I didn’t think it was possible to get a bank to actually give out money. Let’s face it: banks are in the business of raping their customers, and this is hugely profitable for them. Like the mega hotels along Las Vegas Boulevard, the towering glass monoliths along Bay street were built by robbing people of their hard-earned cash. Getting free money out of a bank is like getting blood from a stone, money from a slot machine, or personal information out of Tom.
Yet yesterday I managed to do the impossible. I heard a rumour that RBC pays a $100 reward to professional students if they refer another professional student for a line of credit. Since the average line of credit debt of a medical student is well over $100,000, $100 is really nothing to them if they can get their hands on such juicy debt. I had already signed up for a line of credit with RBC, but I found a classmate who had signed up before me who was willing to throw me $50 if I got him the $100 referral bonus. (By the way, he did actually refer me to RBC). One email to my personal account manager (which is apparently some sort of privilege – most people have to deal with personal financial services representatives – suckas) later and $100 appeared in my classmate’s account. Yesterday he gave me $50 after class.
I had enough time to buy a $3 spicy Italian sausage from a street vendor before I had to go play a game of squash (which I lost – I’m moving down the ladder quickly but that’s another story). Alas, the spicy Italian dog would turn out be the only reward I would get from RBC. While I was playing Squash, some ignoramus stole my wallet right out of my locked locker at the Hart House gym. There was no sign of any tampering. In fact the culprit had taken the time to re-lock my locker after he’d lifted my wallet. I know you’re all thinking that based on my record, I probably left my wallet somewhere. You may think I had left it on the bench beneath the locker, or on the street beside the hot dog stand, or anywhere. But this time it was different. I knew I had put my wallet on the top shelf of the locker along with my phone and keys. I had a clear image of it there.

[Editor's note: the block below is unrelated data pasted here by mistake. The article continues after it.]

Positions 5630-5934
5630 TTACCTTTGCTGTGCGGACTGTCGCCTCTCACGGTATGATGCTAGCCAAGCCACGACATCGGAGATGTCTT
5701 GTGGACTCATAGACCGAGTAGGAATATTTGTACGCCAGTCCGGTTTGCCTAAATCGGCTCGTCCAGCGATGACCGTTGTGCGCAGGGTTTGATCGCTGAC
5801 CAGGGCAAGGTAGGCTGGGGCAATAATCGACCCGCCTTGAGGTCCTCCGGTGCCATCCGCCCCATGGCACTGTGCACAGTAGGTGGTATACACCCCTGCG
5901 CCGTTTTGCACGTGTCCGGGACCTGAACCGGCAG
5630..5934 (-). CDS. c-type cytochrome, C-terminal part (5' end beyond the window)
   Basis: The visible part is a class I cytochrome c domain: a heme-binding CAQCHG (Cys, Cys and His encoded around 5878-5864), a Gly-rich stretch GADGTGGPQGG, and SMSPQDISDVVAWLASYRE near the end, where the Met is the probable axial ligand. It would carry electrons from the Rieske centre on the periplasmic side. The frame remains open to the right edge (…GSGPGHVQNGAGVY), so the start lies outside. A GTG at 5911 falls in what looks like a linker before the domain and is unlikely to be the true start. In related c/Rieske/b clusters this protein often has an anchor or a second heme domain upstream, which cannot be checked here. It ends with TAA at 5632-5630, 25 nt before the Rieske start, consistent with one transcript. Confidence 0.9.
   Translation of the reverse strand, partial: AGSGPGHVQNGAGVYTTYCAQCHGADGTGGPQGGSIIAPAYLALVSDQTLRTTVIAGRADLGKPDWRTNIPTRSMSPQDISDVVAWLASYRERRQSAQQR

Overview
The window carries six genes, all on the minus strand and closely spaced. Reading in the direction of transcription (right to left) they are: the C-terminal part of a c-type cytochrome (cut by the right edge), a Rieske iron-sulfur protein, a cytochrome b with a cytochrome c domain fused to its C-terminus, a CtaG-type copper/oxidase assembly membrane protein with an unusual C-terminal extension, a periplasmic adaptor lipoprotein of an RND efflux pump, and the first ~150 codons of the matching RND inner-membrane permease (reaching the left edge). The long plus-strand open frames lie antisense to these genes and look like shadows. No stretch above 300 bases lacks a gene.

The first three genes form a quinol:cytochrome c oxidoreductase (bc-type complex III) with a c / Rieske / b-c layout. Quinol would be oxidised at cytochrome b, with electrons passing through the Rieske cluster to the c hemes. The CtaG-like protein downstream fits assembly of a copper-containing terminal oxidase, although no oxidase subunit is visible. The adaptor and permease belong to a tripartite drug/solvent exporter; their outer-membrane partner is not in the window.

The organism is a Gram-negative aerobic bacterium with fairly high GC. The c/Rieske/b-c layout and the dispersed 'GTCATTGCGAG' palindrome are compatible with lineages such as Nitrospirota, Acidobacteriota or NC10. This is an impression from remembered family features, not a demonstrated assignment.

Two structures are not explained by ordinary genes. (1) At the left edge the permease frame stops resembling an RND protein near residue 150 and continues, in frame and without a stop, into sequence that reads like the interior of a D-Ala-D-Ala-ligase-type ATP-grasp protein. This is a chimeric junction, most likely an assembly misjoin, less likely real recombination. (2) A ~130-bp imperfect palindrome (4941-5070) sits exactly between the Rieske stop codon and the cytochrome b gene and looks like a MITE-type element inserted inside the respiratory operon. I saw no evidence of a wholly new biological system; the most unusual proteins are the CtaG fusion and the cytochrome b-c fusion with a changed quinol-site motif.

It turns out that my experience is a common occurrence at Hart House. Apparently people lose their wallets, and nothing else, all the time. I wish they would have warned me. The thief takes advantage of their system. When you enter the locker room, they give you a combination lock that comes attached to a card with the combination written on it. According to the staff, the guy watches from a distance and memorizes the combination if you make the mistake of leaving it in view. I must have put the lock (with the combination written out in bold letters right next to it) down on the bench while I put all my stuff in the locker. I vaguely remember a tall guy pacing around behind me while I was getting changed. I don’t generally make eye contact with other guys while I’m naked in a change room, so unfortunately I could not provide the campus police with a description. The guy must have waited until I had gone to play Squash, opened my locker as if it were his own, and fucked off with my wallet. Losing the money was bad enough, but the prospect of having to get a new birth certificate, driver’s license, credit cards, etc. was the real piss off.
Luckily, by the time I had finished filing my report with the police, someone had turned in my wallet. It had been found outside by the phone booths. I sure as hell didn’t leave it there. The money was gone, but everything else was there. Well almost everything else. Also missing was the strawberry flavoured condom I acquired at a drunken room crawl so long ago that it has almost faded from memory.